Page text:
“My goats are not contemplative, accepting, or introspective. They are the Greek chorus of my farm, sometimes of my life. They watch me closely and remind me that I am foolish” – Jon Katz
Life is hard. Then you’re a goat. Then you’re a goat without a job, which one might consider the natural state of a goat, unless of course you’re The Yule Goat. You see, before Santa and his enslaved elves ran roughshod over the image of Christmas, and cornered the market as the symbol of the season, there were a plethora of local traditions and personages associated with it. In Scandinavia and Northern Europe there was the Yule Goat.
Yule, written about as early as the 5th Century A.D. was a twelve-day Norse and Germanic festival held yearly sometime between November and January, and was believed to be connected with the god Odin (and possibly Thor, who rode the sky in a chariot drawn by two goats) and “the Wild Hunt”. In the 10th Century, King Haakon I was busy Christianizing Norway. As part of his reformulation of Norway’s pagan traditions, he rescheduled Yule to coincide with Christmas, as his power was shaky and he still needed the support of many decidedly non-Christian chieftains, thus couldn’t outright do away with Yule traditions.
It’s no wonder that the Yule Goat got replaced with the more user-friendly Father Christmas. The Yule goat was a bit of a taskmaster. Rather than bringing you presents, he expected to be given them when he showed up at your door. Similarly, he was credited with checking up on you to make sure your Yule preparations were done correctly.
In the 19th century, the Yule Goat was still around in Scandinavia, but had shifted to a “gift-bringer” and a Nordic Christmas ornament, typically made from corn husks. I mean, let’s face it – would you rather be visited by a jolly fat man in resplendent velvet robes who brings gifts and only asks for cookies and milk in return (and perhaps a little less naughtiness), or a demanding goat.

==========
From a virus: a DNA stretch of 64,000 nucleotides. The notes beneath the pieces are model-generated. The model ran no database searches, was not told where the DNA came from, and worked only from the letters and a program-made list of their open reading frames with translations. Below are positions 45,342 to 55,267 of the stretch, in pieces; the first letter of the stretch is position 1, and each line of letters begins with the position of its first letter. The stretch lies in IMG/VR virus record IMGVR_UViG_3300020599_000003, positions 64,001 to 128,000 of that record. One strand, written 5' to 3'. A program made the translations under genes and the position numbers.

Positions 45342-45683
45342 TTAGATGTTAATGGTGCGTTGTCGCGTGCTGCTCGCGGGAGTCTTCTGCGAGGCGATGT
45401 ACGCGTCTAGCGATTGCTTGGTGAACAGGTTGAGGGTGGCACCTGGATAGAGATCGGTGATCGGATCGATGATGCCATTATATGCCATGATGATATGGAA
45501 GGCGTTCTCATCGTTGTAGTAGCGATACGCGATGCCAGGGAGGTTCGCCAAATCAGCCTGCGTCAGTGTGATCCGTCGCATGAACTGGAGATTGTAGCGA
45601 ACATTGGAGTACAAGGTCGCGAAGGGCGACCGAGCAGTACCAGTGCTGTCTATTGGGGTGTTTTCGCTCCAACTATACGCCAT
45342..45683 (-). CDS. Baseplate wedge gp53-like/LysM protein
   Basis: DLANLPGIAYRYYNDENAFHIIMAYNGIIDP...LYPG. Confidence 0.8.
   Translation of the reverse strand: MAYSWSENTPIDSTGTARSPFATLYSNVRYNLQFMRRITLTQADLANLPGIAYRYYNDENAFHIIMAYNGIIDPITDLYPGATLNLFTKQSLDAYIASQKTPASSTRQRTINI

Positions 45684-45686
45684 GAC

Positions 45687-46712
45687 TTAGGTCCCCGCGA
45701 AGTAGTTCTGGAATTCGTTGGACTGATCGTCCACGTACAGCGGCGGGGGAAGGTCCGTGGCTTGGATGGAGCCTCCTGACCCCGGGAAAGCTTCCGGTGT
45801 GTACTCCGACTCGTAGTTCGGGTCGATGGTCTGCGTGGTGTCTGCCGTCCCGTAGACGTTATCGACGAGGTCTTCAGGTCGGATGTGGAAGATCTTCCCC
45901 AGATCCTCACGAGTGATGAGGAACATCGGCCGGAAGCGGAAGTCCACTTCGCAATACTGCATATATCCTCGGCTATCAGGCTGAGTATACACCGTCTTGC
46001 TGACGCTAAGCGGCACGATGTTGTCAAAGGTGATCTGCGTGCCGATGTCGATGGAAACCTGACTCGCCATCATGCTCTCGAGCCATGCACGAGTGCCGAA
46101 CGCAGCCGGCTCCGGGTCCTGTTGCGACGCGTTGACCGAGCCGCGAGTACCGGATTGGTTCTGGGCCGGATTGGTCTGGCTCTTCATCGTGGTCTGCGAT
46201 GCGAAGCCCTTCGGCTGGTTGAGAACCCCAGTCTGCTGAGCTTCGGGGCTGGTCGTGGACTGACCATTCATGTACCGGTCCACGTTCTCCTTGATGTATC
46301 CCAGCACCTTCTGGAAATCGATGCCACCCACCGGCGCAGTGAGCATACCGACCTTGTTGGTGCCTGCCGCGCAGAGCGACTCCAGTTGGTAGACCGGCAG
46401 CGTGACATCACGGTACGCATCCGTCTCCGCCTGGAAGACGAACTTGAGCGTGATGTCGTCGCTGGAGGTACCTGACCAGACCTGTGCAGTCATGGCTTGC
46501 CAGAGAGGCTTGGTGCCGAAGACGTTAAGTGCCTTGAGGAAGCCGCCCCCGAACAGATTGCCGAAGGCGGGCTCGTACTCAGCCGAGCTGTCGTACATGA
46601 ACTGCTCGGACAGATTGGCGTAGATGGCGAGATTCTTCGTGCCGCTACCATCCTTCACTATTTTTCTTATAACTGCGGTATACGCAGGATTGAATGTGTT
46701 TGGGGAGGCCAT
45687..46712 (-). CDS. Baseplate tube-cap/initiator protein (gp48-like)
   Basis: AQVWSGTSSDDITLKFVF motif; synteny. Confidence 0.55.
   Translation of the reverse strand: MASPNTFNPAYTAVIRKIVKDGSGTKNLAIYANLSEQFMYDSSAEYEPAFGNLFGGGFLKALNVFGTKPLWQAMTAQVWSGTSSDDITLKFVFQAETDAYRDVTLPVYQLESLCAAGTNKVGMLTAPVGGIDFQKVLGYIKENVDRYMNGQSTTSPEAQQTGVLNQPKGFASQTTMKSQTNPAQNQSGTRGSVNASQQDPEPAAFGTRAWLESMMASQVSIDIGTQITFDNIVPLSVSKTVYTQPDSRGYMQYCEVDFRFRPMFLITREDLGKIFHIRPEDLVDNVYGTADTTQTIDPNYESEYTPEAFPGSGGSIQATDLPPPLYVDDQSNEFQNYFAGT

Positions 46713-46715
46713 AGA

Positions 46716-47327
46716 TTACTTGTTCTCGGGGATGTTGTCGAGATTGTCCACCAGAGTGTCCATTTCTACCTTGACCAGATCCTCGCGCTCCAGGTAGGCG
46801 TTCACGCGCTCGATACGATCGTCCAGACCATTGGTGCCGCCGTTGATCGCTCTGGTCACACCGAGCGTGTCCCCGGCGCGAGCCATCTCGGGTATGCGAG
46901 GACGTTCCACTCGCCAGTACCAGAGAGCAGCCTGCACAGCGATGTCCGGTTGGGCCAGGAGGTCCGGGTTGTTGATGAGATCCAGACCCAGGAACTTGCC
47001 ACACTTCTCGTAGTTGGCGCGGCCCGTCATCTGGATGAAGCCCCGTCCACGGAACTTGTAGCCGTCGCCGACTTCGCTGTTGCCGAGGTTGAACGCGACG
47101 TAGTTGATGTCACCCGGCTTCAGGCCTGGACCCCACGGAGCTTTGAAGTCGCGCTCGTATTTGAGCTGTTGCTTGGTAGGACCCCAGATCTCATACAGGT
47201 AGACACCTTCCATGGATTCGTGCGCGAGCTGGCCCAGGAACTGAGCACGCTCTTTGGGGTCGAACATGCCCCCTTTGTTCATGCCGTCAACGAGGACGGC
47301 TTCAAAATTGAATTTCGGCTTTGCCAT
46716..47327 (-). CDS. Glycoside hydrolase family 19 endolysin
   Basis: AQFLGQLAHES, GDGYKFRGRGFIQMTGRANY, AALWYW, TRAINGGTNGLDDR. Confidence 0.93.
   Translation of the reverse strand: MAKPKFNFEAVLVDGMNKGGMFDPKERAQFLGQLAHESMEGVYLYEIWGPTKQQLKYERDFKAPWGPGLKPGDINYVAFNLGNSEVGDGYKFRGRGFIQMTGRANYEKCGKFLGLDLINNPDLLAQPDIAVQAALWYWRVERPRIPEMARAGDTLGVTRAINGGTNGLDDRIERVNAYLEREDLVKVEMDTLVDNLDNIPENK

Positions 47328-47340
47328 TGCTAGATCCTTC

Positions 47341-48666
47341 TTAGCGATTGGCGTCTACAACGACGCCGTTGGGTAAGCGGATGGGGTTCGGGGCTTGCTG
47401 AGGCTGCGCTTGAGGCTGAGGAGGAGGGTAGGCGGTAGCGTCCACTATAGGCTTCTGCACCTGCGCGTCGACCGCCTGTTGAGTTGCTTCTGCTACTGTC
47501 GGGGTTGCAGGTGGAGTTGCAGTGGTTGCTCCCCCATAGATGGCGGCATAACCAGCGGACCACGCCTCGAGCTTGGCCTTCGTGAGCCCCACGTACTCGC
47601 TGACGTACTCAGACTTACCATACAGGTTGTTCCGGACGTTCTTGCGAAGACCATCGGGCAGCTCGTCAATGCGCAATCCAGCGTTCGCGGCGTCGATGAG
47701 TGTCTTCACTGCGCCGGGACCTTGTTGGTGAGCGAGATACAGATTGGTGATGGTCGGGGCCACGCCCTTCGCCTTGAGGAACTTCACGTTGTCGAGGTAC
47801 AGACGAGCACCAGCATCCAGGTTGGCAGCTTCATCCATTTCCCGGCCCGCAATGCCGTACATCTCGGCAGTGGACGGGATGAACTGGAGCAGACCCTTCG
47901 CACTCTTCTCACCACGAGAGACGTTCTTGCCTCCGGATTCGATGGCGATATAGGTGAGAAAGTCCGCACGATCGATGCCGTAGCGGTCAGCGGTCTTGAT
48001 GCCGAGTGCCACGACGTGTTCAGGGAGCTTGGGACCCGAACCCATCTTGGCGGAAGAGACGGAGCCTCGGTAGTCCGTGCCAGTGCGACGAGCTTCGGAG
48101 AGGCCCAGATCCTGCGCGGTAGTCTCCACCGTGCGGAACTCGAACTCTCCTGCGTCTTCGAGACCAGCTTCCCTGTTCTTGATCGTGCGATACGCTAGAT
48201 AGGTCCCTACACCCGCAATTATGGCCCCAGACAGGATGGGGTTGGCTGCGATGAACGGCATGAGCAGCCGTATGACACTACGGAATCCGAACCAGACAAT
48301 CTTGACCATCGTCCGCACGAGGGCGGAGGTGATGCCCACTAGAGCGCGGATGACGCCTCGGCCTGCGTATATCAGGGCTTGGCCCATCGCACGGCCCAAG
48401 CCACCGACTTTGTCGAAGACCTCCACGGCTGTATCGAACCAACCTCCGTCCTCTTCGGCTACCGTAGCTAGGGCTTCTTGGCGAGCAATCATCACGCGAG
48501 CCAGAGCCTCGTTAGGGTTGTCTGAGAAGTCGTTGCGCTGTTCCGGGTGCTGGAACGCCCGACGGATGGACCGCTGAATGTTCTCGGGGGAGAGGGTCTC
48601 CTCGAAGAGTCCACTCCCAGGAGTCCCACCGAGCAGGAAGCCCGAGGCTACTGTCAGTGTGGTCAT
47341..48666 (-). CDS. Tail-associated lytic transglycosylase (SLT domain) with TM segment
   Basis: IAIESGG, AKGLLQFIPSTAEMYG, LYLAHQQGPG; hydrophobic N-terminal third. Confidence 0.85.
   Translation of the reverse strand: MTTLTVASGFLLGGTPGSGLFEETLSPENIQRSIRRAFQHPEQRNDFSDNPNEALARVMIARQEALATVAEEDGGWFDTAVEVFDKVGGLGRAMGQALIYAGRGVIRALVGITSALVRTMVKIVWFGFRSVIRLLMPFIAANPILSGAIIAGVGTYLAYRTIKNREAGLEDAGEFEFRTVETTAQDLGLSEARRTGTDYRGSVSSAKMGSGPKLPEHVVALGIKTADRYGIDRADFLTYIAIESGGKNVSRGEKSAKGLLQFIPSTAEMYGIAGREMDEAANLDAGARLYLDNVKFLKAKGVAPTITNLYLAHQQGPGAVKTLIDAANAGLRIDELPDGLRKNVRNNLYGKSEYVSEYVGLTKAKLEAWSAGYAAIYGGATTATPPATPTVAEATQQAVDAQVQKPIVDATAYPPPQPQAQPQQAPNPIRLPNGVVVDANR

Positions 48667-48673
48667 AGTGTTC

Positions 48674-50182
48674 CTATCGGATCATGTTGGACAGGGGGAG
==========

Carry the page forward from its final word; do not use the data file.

Yeah, but it’s never just a gift-bringing visit from jolly St. Nick, is it? There’s always an accompanying threat to induce obedience (lump of coal, or no presents at all) and an unapologetic invasion of privacy (elf on a shelf, and “he sees you when you’re sleeping, he knows when you’re awake…”). I believe that in some traditions the Yule Goat was known as Krampus who acted as St. Nick’s sidekick and would tag along when presents were being delivered to good children. Krampus would dole out punishment to bad children (sounds like a mob enforcer to me). What does this association say about Santa?
British psychoanalyst Donald Winnicott stressed the importance of letting a child be a child and not overreacting to a child’s disobedience and outbursts. It’s nice that Father Christmas has cleaned up his act a bit but it still needs work, viz., ditch the spy network and implicit threats.
My comment is a test of St. Nick’s tolerance of criticism. Needless to say, I fully expect a lump of coal or a visit from the Krampus.
Sir, you’re playing a dangerous game. I envision a lump of coal in your future. 😉